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Olsavsky: 'Sometimes it's very humbling'

Legends Series: Jerry Olsavsky

Jerry Olsavsky didn't come to the Steelers as a heralded high-round draft pick. He was a 10th round selection, a guy who knew he would have to beat the odds to make it. But to know Jerry Olsavsky, is to know he is a guy who can beat the odds.

Olsavsky grew up in Youngstown, Ohio, just 70 miles from both Pittsburgh and Cleveland. While most of his family and friends were Browns fans, having played at the University of Pittsburgh gave him more of a Pittsburgh flavor and a chance to follow the Steelers closely.

He will never forget his first game in Pittsburgh, having the chance to play at Three Rivers Stadium, and everything that followed.

"Your rookie year you have so many memories because it's so new to you," said Olsavsky. "Being from the University of Pittsburgh, and now going to play games at Three Rivers Stadium. I remember my first preseason game thinking this is incredible. Then after that was a bigger game. It's hard to pinpoint because my whole career was a dream come true."

Olsavsky also weighed in on a variety of other topics in this exclusive interview:

What's your best on field memory from your playing career?
"I grew up watching football and loved it. I had a feeling I was good enough, but to make it to the NFL and play for the Steelers was amazing. We got in the Super Bowl, we didn't win it. But those things are a fabric of my life. My rookie year as a whole was a great year. We just kept battling and working together." 
* Who had the biggest impact on your career?*

"That is a tough question. There are so many great people involved with the Steelers, whether it's Chuck Noll, Joe Greene, Rod Rust, the defensive coordinator my first year, Mr. (Dan) Rooney. It's hard to look back and pinpoint one person.

"As a think about it, I think about the collection of teammates I had. Tunch (Ilkin), even though he played on offense he would offer advice. Greg Lloyd, I got to be close with him and he influenced the persona of what a football player is supposed to do on the field. David Little was another one, just the things that they would say as we would be going out on the field. When I was a younger player it resonated with me that even though we compete for jobs in training camp, when we go out there on Sunday it's to beat the other team. It doesn't matter where we come from we are all playing together and striving for the same thing. That goes through everybody I mentioned. It's Sunday and we are walking on the field as one unit. That was always great to be a part of. We all had each other's back.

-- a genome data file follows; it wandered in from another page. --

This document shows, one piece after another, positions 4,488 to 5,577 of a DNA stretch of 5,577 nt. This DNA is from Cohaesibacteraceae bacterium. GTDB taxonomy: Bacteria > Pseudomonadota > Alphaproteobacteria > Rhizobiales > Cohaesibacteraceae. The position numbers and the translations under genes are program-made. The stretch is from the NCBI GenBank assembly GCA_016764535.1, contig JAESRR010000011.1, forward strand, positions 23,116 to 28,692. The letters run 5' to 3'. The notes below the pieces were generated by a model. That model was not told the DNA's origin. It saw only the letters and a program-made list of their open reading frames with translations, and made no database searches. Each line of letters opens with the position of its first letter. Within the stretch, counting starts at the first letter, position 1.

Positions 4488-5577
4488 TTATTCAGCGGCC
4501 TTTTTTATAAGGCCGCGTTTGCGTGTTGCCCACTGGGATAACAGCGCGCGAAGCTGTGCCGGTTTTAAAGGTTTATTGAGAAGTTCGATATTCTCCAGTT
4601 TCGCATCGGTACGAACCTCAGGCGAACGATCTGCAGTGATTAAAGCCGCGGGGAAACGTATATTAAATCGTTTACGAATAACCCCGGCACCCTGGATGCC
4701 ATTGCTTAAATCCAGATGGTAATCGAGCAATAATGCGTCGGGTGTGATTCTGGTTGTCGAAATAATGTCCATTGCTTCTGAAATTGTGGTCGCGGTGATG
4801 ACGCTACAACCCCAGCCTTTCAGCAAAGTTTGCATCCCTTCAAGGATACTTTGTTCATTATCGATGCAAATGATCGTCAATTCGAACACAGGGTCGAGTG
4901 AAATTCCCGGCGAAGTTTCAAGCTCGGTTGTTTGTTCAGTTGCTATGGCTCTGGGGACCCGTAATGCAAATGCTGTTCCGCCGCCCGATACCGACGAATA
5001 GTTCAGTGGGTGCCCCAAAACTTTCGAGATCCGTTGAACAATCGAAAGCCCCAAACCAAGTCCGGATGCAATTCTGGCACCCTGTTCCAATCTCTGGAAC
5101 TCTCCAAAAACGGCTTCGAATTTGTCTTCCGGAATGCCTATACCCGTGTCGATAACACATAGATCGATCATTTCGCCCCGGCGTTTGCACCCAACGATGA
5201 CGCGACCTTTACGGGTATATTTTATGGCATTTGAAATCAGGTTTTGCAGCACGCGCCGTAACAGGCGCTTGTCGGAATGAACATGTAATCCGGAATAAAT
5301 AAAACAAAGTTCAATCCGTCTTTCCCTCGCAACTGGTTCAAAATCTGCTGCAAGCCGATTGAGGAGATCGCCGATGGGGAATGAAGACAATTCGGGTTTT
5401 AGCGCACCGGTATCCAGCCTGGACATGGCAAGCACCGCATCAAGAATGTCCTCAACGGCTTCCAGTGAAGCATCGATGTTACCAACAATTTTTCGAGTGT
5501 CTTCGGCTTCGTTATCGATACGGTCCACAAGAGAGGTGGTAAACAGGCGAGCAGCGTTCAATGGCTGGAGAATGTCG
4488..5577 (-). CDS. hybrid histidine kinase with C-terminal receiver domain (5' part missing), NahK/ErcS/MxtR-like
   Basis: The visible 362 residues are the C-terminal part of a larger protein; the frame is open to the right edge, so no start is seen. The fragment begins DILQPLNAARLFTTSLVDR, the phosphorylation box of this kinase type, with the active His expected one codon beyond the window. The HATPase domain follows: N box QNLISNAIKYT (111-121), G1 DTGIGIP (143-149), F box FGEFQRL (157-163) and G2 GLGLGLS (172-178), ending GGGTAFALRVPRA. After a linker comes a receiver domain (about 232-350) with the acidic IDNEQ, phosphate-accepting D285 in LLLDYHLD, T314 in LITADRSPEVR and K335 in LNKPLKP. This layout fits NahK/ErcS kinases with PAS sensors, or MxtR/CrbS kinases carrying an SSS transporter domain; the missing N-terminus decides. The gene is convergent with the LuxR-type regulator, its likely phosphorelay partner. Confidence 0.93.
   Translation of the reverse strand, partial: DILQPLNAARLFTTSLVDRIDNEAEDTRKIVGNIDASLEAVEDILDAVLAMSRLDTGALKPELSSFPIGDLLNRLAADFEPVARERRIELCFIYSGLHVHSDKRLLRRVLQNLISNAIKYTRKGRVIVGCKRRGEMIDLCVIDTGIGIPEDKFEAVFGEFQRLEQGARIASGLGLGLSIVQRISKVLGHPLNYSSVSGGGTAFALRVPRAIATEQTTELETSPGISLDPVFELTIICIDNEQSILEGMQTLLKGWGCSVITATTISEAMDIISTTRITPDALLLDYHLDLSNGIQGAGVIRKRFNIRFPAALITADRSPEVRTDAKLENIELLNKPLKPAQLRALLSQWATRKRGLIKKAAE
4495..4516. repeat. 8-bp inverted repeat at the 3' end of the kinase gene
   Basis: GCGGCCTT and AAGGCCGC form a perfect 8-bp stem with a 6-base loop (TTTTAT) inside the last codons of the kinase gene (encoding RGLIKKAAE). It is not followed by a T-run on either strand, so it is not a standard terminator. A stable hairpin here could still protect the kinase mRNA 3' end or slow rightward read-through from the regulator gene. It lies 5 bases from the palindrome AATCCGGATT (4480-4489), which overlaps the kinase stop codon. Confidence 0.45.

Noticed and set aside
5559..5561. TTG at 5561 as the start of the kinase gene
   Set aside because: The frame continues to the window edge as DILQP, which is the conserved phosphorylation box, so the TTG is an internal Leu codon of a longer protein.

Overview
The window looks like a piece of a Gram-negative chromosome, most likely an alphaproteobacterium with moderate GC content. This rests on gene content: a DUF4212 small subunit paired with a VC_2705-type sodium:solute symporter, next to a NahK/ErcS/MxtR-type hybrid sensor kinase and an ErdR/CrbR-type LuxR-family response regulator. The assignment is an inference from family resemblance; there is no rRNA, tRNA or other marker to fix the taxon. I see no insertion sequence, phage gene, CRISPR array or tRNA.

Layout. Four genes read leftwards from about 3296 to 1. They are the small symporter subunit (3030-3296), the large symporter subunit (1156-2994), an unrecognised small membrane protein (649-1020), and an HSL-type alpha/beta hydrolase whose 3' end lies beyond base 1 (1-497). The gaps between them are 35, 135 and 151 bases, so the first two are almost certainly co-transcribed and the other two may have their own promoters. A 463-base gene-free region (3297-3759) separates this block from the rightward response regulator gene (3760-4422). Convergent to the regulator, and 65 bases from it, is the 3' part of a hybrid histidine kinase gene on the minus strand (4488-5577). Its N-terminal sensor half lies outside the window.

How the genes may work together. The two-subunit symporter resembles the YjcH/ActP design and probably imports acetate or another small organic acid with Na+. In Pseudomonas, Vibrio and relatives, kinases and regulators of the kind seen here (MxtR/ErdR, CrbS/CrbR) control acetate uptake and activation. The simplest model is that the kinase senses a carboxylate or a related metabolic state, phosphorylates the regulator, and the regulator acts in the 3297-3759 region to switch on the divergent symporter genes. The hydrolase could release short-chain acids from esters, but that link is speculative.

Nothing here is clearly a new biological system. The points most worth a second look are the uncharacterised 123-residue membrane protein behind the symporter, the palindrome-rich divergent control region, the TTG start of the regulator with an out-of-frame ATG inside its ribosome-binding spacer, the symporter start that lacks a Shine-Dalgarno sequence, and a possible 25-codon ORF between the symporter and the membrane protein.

"I remember we started a practice over once when I was a rookie under Chuck Noll. You are lined up against another guy, and in practice it's not like a game. I looked at the guy and I was like, you heard him, it's on and you are getting my best. That is probably some emotion that people didn't know about Chuck because he was always in control of his emotions."

You have been coached by Chuck Noll and Bill Cowher, and now with Mike Tomlin. What is it like to have gained knowledge from all three?
"Sometimes it's very humbling. As a rookie I came to the sideline once and I was talking to Chuck and he was yelling at me. And I looked up at the big screen and was like, oh boy, everyone in the stadium sees the head coach yelling at me. That was a little humbling. Later in the year he came up to me and said you had a good game two-gapping the guard. That is a lot of praise coming from Chuck. It was great to be around.

"Then when Bill came in it was a real transition. Bill had so much outward energy. I think some people would tend to miss how intelligent he was with all he did on the field. You could easily say he was a hothead, but he was really intelligent. Chuck was so intelligent, and then Bill really knew what he was talking about. Just to be around that as a player.

"Now to be around Coach Tomlin and see how intelligent he is. He is so intelligent it's amazing. He does such a good job of keeping the players attention. That is something all three coaches had. Chuck had it out of the sheer respect you had for this man with four Super Bowls. Then Bill, with all of the outward emotion and intelligence. Coach Tomlin has it all. As I look at all three of them they are cut from the same cloth, intelligent and passionate about the game."

What did it mean to you to play for the Pittsburgh Steelers?
"Growing up in Youngstown, Ohio, it's a borderline place. It's 70 miles from Cleveland, 70 miles from Pittsburgh. My best friend growing up, his dad was a Steelers fan. Most of my relatives were Cleveland Browns fans. The first games I saw were Browns games. When I was in grade school and the Steelers were good, I loved how they played. I always had a defensive mentality. You watched Joe Greene, and Jack Lambert, and L.C. Greenwood and I had admiration for them. I wasn't really a fan, but I liked how they played.

"One of my best memories, it was the last game at Three Rivers Stadium and I got to meet Joe Gilliam. I remember as a kid watching a Monday night game and Joe Gilliam played. The next day in the playground I was Joe Gilliam. I was throwing the ball all over the place. It was great. When I met him, it was such a great memory. That was from fourth grade in the playground to now being a part of it. It was unbelievable. I am so thankful to just be here. Jon Kolb said to me, you wore No. 55 and it meant something to you. That meant a lot to me. I am glad I was able to help continue the legacy and admire it.

"My oldest son was born on my birthday. That is the best present you could ever get. The second best is to play for the Pittsburgh Steelers. It's an honor. People in this city know football, and respect football. To be a part of that fabric is a great opportunity."  

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